The Bagford Ballads: Illustrating the Last Years of the Stuarts, Part 2

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Joseph Woodfall Ebsworth
Ballad Society, 1878 - Ballads, English - 1131 pages
 

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Page 457 - Sigh, no more, ladies, sigh no more, Men were deceivers ever ; One foot in sea, and one on shore ; To one thing constant never : Then sigh not so, But let them go, And be you blithe and bonny ; Converting all your sounds of woe Into Hey nonny, nonny.
Page 820 - O, woman ! in our hours of ease, Uncertain, coy, and hard to please, And variable as the shade By the light quivering aspen made ; When pain and anguish wring the brow, A ministering angel thou...
Page 629 - For time at last sets all things even — And if we do but watch the hour, There never yet was human power Which could evade, if unforgiven, The patient search and vigil long Of him who treasures up a wrong.
Page 773 - From harmony, from heavenly harmony This universal frame began : From harmony to harmony Through all the compass of the notes it ran, The diapason closing full in Man.
Page 990 - Knowledge is of two kinds. We know a subject ourselves, or we know where we can find information upon it.
Page 743 - Alas ! the love of women ! it is known To be a lovely and a fearful thing ; For all of theirs upon that die is thrown, And if 'tis lost, life hath no more to bring To them but mockeries of the past alone...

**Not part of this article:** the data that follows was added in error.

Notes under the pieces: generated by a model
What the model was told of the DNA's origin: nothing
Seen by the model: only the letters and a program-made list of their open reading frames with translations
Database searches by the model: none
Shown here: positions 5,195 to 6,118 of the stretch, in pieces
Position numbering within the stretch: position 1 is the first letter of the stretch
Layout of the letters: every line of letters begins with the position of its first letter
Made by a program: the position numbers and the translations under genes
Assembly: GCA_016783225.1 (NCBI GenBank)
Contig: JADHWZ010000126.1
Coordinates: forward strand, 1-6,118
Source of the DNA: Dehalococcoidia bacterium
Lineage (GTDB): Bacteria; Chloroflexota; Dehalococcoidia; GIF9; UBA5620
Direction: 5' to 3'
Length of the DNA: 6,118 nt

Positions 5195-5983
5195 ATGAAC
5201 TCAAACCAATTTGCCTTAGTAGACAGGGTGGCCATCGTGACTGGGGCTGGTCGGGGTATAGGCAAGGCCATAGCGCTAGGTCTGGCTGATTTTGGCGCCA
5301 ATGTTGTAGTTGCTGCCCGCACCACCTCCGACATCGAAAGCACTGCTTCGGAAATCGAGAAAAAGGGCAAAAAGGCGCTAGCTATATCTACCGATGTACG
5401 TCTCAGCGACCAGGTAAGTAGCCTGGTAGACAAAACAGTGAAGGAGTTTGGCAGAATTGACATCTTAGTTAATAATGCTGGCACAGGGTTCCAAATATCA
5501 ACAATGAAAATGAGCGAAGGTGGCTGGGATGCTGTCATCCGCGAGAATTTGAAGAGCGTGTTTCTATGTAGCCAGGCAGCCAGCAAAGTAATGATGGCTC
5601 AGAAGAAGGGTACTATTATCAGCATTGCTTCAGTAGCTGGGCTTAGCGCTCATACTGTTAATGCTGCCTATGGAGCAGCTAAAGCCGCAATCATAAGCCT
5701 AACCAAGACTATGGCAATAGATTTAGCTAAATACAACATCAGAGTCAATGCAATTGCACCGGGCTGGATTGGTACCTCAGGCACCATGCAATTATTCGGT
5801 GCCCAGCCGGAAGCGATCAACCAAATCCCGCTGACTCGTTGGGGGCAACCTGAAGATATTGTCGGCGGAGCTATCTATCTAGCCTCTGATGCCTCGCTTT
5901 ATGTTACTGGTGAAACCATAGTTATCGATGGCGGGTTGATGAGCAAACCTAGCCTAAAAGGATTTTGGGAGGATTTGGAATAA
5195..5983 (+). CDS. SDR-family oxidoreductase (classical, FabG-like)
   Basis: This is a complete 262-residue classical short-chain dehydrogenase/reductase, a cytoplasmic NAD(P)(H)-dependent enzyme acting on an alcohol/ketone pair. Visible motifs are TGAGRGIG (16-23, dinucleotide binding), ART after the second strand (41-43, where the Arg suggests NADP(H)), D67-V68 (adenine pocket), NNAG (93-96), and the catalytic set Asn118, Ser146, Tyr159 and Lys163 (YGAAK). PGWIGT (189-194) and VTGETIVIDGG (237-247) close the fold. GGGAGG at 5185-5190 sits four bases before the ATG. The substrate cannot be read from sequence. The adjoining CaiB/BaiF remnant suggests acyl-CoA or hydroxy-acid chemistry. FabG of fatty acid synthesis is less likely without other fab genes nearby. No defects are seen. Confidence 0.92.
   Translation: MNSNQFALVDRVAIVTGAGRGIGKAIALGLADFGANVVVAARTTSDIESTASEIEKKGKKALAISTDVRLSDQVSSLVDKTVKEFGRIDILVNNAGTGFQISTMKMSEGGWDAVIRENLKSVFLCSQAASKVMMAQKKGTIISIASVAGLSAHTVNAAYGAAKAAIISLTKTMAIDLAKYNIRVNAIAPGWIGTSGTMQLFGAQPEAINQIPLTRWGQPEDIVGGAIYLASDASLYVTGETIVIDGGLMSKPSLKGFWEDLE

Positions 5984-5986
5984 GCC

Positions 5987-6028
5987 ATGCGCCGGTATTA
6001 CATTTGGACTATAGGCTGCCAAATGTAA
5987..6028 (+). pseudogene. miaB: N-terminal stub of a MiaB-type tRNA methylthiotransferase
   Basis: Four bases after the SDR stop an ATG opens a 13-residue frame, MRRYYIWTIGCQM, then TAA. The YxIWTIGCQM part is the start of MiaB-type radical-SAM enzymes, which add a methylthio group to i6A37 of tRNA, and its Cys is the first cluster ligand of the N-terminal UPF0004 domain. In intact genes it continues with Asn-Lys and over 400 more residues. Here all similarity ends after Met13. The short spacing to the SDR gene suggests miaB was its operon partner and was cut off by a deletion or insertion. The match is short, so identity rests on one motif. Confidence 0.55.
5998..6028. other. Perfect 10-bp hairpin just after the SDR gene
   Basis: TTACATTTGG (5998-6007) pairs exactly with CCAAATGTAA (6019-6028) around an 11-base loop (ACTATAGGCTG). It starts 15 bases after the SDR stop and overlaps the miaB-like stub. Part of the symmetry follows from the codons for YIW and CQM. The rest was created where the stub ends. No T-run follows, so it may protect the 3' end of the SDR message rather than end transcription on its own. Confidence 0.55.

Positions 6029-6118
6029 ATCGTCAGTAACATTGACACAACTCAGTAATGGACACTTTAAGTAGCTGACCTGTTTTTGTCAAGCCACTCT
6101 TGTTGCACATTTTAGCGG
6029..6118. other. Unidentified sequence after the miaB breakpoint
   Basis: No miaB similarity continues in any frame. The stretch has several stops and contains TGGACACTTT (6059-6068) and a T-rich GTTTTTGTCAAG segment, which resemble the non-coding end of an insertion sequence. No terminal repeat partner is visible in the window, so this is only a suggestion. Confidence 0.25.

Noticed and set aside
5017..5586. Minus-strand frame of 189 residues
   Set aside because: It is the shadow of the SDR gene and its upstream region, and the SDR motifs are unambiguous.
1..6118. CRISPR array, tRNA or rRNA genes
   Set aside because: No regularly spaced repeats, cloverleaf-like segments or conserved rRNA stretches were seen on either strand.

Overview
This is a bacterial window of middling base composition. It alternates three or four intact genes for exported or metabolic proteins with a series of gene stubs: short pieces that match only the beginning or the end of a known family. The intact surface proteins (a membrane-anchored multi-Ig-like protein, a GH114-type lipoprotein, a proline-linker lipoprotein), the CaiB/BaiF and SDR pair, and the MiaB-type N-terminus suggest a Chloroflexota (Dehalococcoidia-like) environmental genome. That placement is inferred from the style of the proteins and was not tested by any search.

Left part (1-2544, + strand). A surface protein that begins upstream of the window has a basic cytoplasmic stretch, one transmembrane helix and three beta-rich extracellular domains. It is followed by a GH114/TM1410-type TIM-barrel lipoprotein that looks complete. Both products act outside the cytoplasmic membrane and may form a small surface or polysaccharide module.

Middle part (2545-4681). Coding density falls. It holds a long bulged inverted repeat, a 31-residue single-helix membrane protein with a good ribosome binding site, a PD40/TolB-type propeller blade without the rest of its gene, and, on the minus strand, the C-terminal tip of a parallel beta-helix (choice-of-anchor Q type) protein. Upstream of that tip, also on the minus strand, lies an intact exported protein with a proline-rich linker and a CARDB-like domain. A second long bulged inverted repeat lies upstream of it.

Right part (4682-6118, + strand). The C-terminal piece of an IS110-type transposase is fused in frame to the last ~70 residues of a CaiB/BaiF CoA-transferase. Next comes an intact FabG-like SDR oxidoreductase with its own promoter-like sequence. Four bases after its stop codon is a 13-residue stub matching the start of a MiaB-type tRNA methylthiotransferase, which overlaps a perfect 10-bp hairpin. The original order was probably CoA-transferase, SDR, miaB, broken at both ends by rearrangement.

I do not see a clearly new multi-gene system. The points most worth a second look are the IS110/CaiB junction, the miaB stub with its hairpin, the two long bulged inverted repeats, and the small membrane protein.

Page 721 - Her voice was good, and the ditty fitted for it; 'twas that smooth song which was made by Kit Marlow, now at least fifty years ago : and the milkmaid's mother sung an answer to it, which was made by Sir Walter Raleigh in his younger days.
Page 784 - And yet, steeped in sentiment as she lies, spreading her gardens to the moonlight, and whispering from her towers the last enchantments of the Middle Age, who will deny that Oxford, by her ineffable charm, keeps ever calling us nearer to the true goal of all of us, to the ideal, to perfection...
Page 691 - So he was put to the torture, which in Scotland they call the boots ; for they put a pair of iron boots close on the leg, and drive wedges between these and the leg. The common torture was only to drive these in the calf of the leg : but I have been told they were sometimes driven upon the shin bone.
Page 528 - tis so, Since now at length my fate I know, Since nothing all my love avails, Since all, my life seemed meant for, fails, Since this was written and needs must be — My whole heart rises up to bless Your name in pride and thankfulness ! Take back the hope you gave, — I claim Only a memory of the same, — And this beside, if you will not blame, Your leave for one more last ride with me.

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